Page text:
Clear communication within a school district is an imperative yet challenging task. A fragmented system can leave schools failing to connect during emergencies, district announcements, schedule changes, severe weather alerts and more.
But one school district found an alternative means to communicate through a unified channel in each school in the district, and did so with the help of kiosks.
Red Clay Consolidated School District, a K-12 public school system in Wilmington, Del., needed a communication solution to help connect the more than 15,000 students in 28 different schools in a centralized yet customizable way. Red Clay chose Los Angeles-based SeePoint Technology to design and implement a kiosk-based solution, with each school receiving its own unit.
"These kiosks were created for educators and school districts who wish to speak to their students with one clear voice," said Jonathan Arfin, founder of SeePoint.
Conscious of where the units would be located, SeePoint designed the WallStation kiosks to withstand the rigors of daily use in a school environment — a significant influence on Red Clay's decision to select SeePoint. With no exposed cables, wires or ports on the units, the kiosks are invulnerable to hacking, theft, vandalism and unlawful usage, the company said.
Each kiosk is equipped with a 22-inch touchscreen that displays the school's customizable content, ranging from events, announcements and videos. The kiosk's WSXGA screen has a maximum display resolution of 1600 x 1050 to accommodate small children or special needs students who might find small screens more challenging.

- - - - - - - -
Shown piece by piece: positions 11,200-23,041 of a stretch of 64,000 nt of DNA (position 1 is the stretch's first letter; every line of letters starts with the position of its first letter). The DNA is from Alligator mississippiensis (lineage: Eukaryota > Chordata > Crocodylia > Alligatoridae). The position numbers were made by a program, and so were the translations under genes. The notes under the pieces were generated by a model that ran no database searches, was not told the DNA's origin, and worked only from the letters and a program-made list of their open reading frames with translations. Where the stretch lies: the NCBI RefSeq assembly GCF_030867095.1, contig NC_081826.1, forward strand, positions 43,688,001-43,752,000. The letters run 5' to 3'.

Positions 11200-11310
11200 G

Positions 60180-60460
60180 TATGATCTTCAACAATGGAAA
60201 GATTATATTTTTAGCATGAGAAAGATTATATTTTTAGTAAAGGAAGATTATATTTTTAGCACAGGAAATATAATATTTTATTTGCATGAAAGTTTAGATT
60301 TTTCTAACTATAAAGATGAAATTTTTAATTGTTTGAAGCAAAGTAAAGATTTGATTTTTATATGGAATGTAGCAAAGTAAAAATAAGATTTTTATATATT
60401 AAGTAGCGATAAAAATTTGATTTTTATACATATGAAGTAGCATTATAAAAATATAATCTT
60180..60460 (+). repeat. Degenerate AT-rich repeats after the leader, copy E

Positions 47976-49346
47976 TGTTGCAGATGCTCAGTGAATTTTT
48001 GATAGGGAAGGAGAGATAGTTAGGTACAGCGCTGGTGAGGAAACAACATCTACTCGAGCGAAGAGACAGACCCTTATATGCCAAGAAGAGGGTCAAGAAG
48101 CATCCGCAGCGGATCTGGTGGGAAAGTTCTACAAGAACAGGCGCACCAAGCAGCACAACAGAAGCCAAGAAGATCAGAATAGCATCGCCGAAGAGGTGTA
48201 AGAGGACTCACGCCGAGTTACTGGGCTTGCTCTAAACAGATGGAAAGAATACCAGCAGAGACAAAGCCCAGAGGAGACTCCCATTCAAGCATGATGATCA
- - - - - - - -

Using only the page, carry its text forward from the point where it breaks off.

Nancy Crawford, the Web content specialist for Red Clay, said it was not only the hardware design that appealed to the school district, but also the software — specifically the remote management system from KioWare, which allows for each school to load unique videos and messages and monitor usage from a central point.
The kiosks in action
With the new school year off to a fresh start last week, the kiosks began their inauguration in the district and, according to Crawford, the kiosk concept has gone over very well.
"In the elementary schools, students are eager to show their parents what is on the kiosk, whether it be their involvement, their teacher or a friend," she said.
The information on each kiosk consists of five to seven 90-second videos that can include both staff and students and pertain to topics like curriculum, community involvement, uniform policy, sports programs or a message from the principal, Crawford said.
"In the middle and high schools, students and parents use the kiosk to learn about special programs offered like culinary arts, theater, dance and vocal offerings," she said. "It is a great way to have a warm and friendly message available 24/7."
Benefits to other school districts
A kiosk project such as Red Clay's could turn other districts on to the advantages of a kiosk communication solution, according to Jeff Goldstein, SeePoint vice president of sales.
"A project similar to Red Clay's would be beneficial to any school district," he said. "Information such as class schedules, sports schedules and school events can be displayed on the kiosks using existing websites and other content. By utilizing the existing content, districts will save time and money on the application setup."
With the remote management software, Goldstein said schools could provide real-time information without having manual updates, like emergency alerts or other safety information to students, parents and faculty.
For SeePoint's Arfin, the Red Clay kiosk project was not only a business success, but a personal triumph as well.
"As a parent, it was particularly satisfying to be part of creating a communication system that is not just cost-effective and user-friendly,” he said, "but that has implications for school districts beyond Red Clay."
Read more about informational kiosks.